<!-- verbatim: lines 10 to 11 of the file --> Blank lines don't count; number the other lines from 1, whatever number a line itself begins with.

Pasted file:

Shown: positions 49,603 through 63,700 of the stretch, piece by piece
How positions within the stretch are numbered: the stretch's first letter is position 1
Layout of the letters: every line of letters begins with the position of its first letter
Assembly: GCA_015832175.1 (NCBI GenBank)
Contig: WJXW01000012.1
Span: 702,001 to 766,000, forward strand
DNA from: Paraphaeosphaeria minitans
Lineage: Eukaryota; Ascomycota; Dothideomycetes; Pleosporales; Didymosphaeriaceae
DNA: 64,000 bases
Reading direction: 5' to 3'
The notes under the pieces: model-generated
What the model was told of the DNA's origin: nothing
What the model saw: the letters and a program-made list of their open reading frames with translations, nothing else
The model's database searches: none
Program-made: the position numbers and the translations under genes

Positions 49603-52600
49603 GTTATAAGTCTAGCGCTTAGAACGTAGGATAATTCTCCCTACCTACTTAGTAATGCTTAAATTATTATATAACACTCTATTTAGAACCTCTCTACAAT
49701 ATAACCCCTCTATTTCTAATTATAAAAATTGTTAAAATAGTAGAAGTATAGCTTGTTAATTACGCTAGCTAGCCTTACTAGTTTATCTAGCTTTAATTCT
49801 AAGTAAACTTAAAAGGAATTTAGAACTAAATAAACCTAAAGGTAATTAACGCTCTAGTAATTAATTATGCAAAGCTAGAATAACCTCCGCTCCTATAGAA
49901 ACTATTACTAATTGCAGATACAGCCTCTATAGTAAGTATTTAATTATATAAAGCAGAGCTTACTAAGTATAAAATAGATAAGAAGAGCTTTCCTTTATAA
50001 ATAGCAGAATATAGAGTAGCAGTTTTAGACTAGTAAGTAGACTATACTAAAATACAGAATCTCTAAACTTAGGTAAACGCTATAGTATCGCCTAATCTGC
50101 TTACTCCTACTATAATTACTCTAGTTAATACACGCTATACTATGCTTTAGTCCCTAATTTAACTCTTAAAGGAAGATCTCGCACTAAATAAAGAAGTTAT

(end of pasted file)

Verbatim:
Reading direction: 5' to 3'
The notes under the pieces: model-generated